This work culminated into Brown´s

Ernest William Brown

Ernest William Brown FRS was a British mathematician and astronomer, who spent the majority of his career working in the United States....

lunar theory (1897..1908) and

*Tables of the Motion of the Moon*(1919). These were used in the American Ephemeris and Nautical Almanac

American Ephemeris and Nautical Almanac

The American Ephemeris and Nautical Almanac was published for the years 1855 to 1980, containing information necessary for astronomers, surveyors, and navigators...

until 1968, and in a modified form until 1984.

### Largest or named lunar inequalities

Several of the largest lunar perturbations in longitude (contributions to the difference in its true ecliptic longitude relative to its mean longitude) have been named. In terms of the differential arguments, they can be expressed in the following way, with coefficients rounded to the nearest second of arc ("):#### Equation of the center

- The Moon's equation of the center, or elliptic inequality, was known at least in approximation, to the ancients from the Babylonians and Hipparchus onwards. Knowledge of more recent date is that it corresponds to the approximate application of Kepler's law of equal areas in an elliptical orbit, and represents the speeding-up of the Moon as its distance from the Earth decreases while it moves towards its perigee, and then its slowing down as its distance from the Earth increases while it moves towards its apogee. The effect on the Moon's longitude can be approximated by a series of terms, of which the first three are .

#### Evection

- The evection (or its approximation) was known to Ptolemy, but its name and knowledge of its cause dates from the 17th century. Its effect on the Moon's longitude has an odd-appearing period of about 31.8 days. This can be represented in a number of ways, for example as the result of an approximate 6-monthly libration in the position of perigee, with an accompanying 6-monthly pulsation in the size of the Moon's orbital eccentricity. Its principal term is .

#### Variation

- The Variation, discovered by Tycho, is a speeding-up of the Moon as it approaches new-moon and full-moon, and a slowing-down as it approaches first and last quarter. Its gravitational explanation with a quantitative estimate was first given by Newton. Its principal term is .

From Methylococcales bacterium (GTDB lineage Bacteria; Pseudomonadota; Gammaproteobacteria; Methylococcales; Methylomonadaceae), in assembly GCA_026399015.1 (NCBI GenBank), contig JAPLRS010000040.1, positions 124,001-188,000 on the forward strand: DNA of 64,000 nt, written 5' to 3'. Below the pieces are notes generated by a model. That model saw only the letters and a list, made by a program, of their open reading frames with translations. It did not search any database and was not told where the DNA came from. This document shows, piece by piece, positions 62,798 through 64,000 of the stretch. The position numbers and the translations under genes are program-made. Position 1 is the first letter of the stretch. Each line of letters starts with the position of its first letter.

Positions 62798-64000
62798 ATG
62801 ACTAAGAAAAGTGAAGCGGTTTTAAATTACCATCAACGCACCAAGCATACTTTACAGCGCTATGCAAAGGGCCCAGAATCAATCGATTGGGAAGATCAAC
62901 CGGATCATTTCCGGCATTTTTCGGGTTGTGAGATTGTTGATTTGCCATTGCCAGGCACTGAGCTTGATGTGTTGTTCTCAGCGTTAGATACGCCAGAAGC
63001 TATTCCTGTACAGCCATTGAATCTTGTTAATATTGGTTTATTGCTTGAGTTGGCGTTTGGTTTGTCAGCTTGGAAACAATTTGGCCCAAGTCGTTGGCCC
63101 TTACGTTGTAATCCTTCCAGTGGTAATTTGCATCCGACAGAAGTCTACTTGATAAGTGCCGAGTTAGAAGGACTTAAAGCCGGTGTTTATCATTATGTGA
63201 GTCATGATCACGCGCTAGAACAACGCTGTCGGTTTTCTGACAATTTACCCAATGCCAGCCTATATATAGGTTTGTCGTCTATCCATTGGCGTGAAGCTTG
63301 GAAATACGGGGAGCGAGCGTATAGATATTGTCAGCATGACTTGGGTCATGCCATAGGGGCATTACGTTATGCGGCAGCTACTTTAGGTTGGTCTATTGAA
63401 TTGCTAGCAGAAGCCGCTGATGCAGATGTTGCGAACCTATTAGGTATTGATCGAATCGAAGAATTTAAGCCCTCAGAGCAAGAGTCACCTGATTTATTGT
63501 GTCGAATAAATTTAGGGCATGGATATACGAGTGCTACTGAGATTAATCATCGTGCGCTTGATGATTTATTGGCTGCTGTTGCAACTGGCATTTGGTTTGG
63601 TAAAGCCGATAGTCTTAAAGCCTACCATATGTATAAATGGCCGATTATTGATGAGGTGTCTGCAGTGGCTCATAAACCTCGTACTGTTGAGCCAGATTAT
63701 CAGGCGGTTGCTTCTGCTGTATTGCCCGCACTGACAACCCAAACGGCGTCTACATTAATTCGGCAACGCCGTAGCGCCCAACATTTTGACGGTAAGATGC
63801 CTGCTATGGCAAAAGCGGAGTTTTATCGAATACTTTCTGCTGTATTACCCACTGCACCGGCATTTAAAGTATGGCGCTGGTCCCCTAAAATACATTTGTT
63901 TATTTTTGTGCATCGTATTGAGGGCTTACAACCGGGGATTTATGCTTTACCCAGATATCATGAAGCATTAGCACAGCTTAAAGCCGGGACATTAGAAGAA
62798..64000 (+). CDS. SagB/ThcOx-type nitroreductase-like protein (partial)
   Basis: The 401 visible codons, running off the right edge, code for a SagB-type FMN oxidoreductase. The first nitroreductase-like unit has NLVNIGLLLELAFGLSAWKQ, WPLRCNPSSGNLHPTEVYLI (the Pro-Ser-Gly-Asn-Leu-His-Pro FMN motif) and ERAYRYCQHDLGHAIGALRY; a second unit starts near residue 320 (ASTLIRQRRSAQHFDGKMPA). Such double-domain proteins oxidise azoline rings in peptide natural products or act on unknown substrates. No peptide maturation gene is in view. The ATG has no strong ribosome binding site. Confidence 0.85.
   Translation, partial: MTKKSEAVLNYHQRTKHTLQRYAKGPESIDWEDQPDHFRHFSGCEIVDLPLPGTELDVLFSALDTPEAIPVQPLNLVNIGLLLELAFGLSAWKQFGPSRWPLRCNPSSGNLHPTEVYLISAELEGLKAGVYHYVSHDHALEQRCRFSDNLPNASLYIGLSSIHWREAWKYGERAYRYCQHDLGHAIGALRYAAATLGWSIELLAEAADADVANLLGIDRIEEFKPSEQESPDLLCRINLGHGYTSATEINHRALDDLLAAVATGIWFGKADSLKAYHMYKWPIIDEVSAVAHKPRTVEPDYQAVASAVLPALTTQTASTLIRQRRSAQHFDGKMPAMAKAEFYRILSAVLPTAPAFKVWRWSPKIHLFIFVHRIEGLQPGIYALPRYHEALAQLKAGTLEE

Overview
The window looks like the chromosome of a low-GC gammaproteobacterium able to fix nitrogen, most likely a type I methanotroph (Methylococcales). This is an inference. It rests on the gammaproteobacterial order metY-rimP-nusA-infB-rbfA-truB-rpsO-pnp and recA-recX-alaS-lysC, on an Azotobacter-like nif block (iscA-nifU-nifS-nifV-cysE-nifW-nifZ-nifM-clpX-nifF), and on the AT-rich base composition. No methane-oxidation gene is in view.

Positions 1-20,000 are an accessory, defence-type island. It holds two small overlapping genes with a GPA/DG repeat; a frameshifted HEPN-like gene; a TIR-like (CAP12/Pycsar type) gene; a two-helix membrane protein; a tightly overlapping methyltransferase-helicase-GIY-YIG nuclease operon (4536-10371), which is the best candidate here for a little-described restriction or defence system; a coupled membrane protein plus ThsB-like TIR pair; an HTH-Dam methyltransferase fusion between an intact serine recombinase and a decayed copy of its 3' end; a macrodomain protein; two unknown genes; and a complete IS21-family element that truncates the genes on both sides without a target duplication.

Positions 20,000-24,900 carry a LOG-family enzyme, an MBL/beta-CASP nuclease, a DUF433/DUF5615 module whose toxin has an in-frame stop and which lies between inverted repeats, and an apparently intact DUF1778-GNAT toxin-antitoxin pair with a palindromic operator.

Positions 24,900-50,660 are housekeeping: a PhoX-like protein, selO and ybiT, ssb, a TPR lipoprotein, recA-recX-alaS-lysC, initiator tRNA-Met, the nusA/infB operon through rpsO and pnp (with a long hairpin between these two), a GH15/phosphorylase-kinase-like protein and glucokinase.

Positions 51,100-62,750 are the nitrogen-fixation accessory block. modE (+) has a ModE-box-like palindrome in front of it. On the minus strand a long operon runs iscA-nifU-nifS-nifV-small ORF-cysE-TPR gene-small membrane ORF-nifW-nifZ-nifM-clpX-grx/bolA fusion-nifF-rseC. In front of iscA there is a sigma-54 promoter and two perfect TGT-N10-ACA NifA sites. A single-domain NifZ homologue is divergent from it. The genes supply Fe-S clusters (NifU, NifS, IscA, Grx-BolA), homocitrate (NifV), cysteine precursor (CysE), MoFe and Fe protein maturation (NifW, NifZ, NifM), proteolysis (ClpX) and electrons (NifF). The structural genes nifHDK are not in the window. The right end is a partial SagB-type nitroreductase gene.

#### Annual equation

- The annual equation, also discovered by Tycho, was qualitatively explained by Newton in terms that the Moon's orbit becomes slightly expanded in size, and longer in period, when the Earth is at perihelion closest to the Sun at the beginning of January, and the Sun's perturbing effect is strongest, and then slightly contracted in size and shorter in period when the Sun is most distant in early July, so that its perturbing effect is weaker: the modern value for the principal term due to this effect is .

#### Parallactic Inequality

- The parallactic inequality, first found by Newton, makes Tycho's Variation a little asymmetric as a result of the finite distance and non-zero parallax of the Sun. Its effect is that the Moon is a little behind at first quarter, and a little ahead at last quarter. Its principal term is .

#### Reduction to the Ecliptic

- The reduction to the ecliptic represents the geometric effect of expressing the Moon's motion in terms of a longitude in the plane of the ecliptic, although its motion is really taking place in a plane that is inclined by about 5 degrees. Its principal term is .

The analysts of the mid-18th century expressed the perturbations of the Moon's position in longitude using about 25-30 trigonometrical terms. The number of terms needed to express the Moon's position with the accuracy sought at the beginning of the twentieth century was over 1400; and the number of terms needed to emulate the accuracy of modern numerical integrations based on laser-ranging observations is in the tens of thousands: there is no limit to the increase in number of terms needed as requirements of accuracy increase.

### Digital Computers and Lunar Laser Ranging

Since the second world war and especially since the 1960s, lunar theory has been further developed in a somewhat different way. This has been stimulated on the one hand, by the use of automatic digital computation, and on the other hand, by modern observational data-types, with greatly increased accuracy and precision.Wallace John Eckert

Wallace John Eckert

Wallace John Eckert was an American astronomer, who directed the Thomas J. Watson Astronomical Computing Bureau at Columbia University which evolved into the research division of IBM.-Life:...

, a student of Brown who worked at IBM, used the experimental digital computers developed there after the second world war for computation of astronomical ephemerides. One of the projects was to put Brown's lunar theory into the machine and evaluate the expressions directly. Another project was something entirely new: a numerical integration

Numerical integration

In numerical analysis, numerical integration constitutes a broad family of algorithms for calculating the numerical value of a definite integral, and by extension, the term is also sometimes used to describe the numerical solution of differential equations. This article focuses on calculation of...

of the equations of motion for the Sun and the four major planets. This became feasible only after electronic digital computers became available. Eventually this led to the Jet Propulsion Laboratory Development Ephemeris series.

In the mean time, Brown's theory was improved with better constants and the introduction of Ephemeris Time

Ephemeris time

The term ephemeris time can in principle refer to time in connection with any astronomical ephemeris. In practice it has been used more specifically to refer to:...